Is Green Marketing Still Red-Hot?
By Kenneth Hein
It’s safe to say that green marketing blossomed in 2009. However, as issues like the economy and health care grabbed the public’s attention, corporate environmental practices fell out of the spotlight. Now that it is less hip to go green, will the movement wither on the vine? While marketing experts’ opinions vary, a number agree that it is no longer as integral a focus as it had been just months ago.
“A lot of businesses jumped on board because it was trendy, not because they believed in it. They did it because the polls showed this or a focus group said that. Others never got started,” says Simon Sinek, owner of strategic marketing consultancy Sinek Partners. “Now it’s not trendy.”
The green movement made great strides, but now the hurdle is higher in terms of generating attention, says James Gregory, CEO of the consultancy CoreBrand. “The ante has been raised in terms of making news. You used to be able to fake it somewhat; now you need to prove it, believe it and live it.” Still, he feels that eco-conscious marketing practices won’t go away anytime soon. “It will be with us for a long time.”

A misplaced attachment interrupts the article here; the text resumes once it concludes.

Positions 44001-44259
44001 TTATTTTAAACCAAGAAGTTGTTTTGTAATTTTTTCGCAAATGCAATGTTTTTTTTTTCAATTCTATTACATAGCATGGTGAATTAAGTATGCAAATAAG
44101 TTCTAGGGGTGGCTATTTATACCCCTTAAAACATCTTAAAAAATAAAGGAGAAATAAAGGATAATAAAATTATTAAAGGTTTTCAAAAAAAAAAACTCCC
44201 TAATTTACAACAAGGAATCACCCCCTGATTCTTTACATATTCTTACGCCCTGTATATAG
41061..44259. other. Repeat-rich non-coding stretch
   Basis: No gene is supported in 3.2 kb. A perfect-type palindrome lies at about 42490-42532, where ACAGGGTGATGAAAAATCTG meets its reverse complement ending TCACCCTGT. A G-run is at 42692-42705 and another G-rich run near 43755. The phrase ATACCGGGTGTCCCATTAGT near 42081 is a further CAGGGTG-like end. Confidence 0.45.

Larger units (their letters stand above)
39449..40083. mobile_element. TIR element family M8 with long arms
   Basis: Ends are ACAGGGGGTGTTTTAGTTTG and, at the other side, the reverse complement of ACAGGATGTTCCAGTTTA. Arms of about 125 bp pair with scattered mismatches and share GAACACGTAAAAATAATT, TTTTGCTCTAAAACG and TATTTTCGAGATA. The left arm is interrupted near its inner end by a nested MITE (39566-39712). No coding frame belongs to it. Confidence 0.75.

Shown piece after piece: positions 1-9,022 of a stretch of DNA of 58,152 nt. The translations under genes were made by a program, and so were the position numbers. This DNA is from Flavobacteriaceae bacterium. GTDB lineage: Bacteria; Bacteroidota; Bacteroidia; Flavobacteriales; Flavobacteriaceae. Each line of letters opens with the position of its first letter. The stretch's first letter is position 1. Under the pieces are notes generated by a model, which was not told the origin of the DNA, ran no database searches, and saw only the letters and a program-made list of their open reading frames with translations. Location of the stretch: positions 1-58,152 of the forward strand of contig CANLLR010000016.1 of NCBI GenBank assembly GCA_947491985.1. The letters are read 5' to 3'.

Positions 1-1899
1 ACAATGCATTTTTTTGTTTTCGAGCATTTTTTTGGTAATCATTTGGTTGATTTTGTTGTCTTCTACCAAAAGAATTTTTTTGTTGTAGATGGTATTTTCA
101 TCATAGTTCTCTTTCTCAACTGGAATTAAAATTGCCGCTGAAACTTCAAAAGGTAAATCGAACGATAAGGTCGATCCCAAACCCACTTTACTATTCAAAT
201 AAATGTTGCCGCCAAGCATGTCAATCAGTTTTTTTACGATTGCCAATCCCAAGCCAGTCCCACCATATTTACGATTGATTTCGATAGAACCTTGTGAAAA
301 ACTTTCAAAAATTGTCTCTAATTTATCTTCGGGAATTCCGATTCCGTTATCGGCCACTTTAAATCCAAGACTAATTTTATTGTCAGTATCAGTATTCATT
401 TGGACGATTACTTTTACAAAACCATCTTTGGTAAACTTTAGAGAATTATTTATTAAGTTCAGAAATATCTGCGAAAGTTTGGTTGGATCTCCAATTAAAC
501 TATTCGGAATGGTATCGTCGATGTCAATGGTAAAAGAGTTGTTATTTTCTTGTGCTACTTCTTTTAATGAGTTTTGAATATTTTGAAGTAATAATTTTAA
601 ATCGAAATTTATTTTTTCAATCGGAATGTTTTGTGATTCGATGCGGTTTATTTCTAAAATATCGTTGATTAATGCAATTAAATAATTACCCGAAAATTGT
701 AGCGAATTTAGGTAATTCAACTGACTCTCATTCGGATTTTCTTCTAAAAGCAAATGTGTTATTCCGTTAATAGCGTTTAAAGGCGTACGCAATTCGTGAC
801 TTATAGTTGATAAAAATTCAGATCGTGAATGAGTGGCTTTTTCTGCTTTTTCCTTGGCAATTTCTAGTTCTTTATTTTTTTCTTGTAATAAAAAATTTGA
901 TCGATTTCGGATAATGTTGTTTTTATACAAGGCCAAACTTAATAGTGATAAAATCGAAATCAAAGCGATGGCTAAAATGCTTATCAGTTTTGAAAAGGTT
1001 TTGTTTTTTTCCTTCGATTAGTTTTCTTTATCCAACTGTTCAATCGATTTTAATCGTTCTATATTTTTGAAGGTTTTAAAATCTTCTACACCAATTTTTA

Others, though, believe that green marketing and operations have become part of the fabric of business. Robert Passikoff, president of marketing consulting firm Brand Keys, says green practices have become so prevalent that they have become the status quo for many companies. “It is being included in all of the decisions that are being made,” Passikoff says. “It’s not the exception anymore. It’s the rule.”
For the companies that successfully implement green practices, there will be benefits. “Green acts as a differentiator,” Passikoff says. “If a consumer is choosing between two brands, they may not buy on price. They may buy the green product. It affects the value of the brand.”
In terms of supporting green practices by purchasing green promo items, distributors report mixed results. PromoShop (asi/300446) fielded 842 orders for green goods in 2009, up from 136 the year prior. “Clients are putting it in their budgets and actually making it happen,” says PromoShop Vice President Kris Robinson.
Bob Vibe, on the other hand, says, “I know it’s an important thing and certainly our government and culture is pushing it, but I haven’t been writing a lot of green orders.” The owner of Ad Pro (asi/444041) says, “I don’t think people perceive that issue as being as prevalent right now. Price is more of an issue. The economy is more important, that’s for sure.”
Sinek agrees with the sentiment of price-consciousness impacting green marketing. “During hard economic times people are more concerned about their wallets versus being a good citizen to our environment, which has no immediate payback,” he says. “Given the choice, people will choose their wallets over ideals.” – KH